• German Parodi, Philadelphia, Pennsylvania:  “Without Medicaid, I wouldn’t be able to go to college, work, and be a contributing member of my community. This is about our basic civil rights—the right to be free and to live full lives.”
     
  • Amelia Wallrich, Chicago, Illinois:  Amelia Wallrich attends Northwestern University Law School.Previously, she attended the University of Illinois and completed an internship with Senator Richard Durbin. Wallrich explains, “Our country’s financial stability doesn’t have to be at odds with genuine reform and making people’s lives better.”

“Americans with disabilities and their families are relying on Supercommittee legislators to preserve Medicaid’s vital lifeline which allows eight million people to participate in community life, remain healthy and live to their potential–American values of opportunity, fairness and dignity,” said Stephen Bennett, United Cerebral Palsy President & Chief Executive Officer. “The Supercommittee will compromise American values if it cuts Medicaid’s critical health and long-term care initiatives, upon which those now eligible rely, thus forcing people to leave their homes and live in institutions—at greater expense to taxpayers.”

“We have to let our elected leaders know that we are watching and they are accountable to us,” said AAPD President and CEO Mark Perriello. “The real Americans on America’s Supercommittee are sending a clear message:  our leaders must not erode the opportunities that Medicaid provides millions of Americans with disabilities. Members of Congress are going to hear from thousands more people just like them, and they need to listen,” he added.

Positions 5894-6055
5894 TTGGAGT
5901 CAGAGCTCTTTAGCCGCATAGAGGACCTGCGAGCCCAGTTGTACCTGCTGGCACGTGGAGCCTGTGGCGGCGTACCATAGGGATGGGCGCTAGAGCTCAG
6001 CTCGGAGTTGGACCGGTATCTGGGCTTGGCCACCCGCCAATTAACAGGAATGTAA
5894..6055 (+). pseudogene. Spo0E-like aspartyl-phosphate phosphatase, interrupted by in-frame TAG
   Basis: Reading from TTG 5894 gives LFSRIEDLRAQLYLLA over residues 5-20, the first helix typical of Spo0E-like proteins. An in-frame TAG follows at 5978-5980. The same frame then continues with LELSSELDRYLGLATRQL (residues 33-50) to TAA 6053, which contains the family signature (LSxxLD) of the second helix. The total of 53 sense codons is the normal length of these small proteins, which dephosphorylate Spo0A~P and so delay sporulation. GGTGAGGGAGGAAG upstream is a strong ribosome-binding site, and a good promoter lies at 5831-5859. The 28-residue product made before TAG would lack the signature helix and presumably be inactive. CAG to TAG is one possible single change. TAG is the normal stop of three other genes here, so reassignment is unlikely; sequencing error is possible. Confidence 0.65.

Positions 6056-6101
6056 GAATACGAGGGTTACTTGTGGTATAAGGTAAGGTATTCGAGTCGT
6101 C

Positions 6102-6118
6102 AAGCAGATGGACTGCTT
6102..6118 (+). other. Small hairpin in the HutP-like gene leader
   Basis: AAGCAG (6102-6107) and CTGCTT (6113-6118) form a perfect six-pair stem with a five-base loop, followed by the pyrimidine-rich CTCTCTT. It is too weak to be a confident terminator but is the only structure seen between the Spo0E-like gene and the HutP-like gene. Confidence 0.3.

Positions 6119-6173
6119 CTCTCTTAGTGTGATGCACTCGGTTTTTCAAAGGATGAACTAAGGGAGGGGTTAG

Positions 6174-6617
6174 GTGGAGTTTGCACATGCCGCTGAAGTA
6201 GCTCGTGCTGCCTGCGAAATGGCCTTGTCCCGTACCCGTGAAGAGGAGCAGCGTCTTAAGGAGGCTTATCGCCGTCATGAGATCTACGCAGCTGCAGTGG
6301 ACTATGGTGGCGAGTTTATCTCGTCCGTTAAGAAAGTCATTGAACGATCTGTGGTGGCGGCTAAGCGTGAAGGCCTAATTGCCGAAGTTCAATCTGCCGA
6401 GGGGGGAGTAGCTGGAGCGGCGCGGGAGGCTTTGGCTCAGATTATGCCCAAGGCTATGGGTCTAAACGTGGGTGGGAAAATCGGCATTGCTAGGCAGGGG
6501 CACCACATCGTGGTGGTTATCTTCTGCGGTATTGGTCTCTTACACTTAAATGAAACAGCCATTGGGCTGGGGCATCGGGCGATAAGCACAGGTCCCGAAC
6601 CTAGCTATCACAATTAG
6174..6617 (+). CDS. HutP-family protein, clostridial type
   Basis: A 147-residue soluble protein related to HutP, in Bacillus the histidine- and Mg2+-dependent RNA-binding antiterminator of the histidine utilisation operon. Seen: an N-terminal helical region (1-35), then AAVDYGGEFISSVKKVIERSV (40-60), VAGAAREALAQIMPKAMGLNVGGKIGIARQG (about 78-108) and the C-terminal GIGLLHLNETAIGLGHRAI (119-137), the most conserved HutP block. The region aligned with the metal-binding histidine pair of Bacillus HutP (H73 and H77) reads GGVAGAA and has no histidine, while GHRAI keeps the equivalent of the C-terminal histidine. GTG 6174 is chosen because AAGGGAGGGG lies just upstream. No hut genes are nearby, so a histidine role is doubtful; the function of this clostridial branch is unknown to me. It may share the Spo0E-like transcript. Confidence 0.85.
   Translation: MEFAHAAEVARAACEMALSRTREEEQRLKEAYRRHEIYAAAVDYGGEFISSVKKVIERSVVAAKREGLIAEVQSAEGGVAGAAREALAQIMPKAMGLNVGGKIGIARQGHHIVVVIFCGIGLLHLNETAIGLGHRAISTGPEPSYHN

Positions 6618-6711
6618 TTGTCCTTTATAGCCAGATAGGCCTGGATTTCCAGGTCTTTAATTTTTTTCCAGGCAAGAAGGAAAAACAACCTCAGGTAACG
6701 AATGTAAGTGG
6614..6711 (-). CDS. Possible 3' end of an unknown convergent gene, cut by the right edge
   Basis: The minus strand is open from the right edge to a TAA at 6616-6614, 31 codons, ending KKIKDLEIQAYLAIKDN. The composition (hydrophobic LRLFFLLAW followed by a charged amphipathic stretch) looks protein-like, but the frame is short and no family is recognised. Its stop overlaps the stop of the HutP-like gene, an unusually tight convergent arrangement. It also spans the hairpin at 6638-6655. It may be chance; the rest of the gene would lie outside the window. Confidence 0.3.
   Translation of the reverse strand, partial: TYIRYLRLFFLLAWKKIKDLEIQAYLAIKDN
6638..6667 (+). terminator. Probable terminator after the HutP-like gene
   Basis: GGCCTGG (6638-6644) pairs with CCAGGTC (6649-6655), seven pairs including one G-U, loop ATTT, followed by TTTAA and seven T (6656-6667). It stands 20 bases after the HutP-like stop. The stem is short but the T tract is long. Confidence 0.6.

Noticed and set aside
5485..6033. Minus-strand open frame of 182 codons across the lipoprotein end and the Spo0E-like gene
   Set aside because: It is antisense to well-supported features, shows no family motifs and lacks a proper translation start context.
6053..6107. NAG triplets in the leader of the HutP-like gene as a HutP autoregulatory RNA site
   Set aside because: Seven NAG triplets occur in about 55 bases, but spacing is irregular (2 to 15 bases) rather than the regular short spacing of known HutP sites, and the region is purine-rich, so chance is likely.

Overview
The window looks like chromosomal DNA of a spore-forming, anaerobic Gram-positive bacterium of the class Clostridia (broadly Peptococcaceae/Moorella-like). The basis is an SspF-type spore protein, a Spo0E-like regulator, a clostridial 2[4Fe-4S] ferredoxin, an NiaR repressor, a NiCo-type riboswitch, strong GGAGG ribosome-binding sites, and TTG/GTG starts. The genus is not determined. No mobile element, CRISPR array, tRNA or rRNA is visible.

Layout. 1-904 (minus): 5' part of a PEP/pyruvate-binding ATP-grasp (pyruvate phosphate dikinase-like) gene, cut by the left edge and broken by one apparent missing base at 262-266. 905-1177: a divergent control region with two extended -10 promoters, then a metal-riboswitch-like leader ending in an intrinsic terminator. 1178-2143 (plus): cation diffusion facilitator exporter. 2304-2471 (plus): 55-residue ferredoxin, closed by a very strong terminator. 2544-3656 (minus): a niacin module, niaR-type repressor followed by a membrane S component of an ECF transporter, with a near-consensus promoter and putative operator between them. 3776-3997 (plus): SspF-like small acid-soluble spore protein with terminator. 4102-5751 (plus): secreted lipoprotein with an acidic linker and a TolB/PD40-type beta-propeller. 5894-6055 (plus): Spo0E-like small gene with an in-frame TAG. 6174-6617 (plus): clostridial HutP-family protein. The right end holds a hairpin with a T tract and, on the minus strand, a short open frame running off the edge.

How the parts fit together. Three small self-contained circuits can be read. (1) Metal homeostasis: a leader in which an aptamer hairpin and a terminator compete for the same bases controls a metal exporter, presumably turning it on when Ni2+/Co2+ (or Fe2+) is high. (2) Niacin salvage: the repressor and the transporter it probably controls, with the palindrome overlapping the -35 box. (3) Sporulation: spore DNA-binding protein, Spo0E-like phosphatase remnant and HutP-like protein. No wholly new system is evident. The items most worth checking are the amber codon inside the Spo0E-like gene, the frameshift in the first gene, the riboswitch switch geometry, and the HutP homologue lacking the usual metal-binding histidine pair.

About United Cerebral Palsy
United Cerebral Palsy (UCP) educates, advocates and provides support services to ensure a life without limits for people with a spectrum of disabilities. Together with nearly 100 affiliates, UCP has a mission to advance the independence, productivity and full citizenship of people disabilities by supporting more than 176,000 children and adults every day—one person at a time, one family at a time. UCP works to enact real change—to revolutionize care, raise standards of living and create opportunities—impacting the lives of millions living with disabilities. For more than 60 years, UCP has worked to ensure the inclusion of individuals with disabilities in every facet of society. Together, with parents and caregivers, UCP will continue to push for the social, legal and technological changes that increase accessibility and independence, allowing people with disabilities to dream their own dreams, for the next 60 years, and beyond. For more information, please visit www.ucp.org.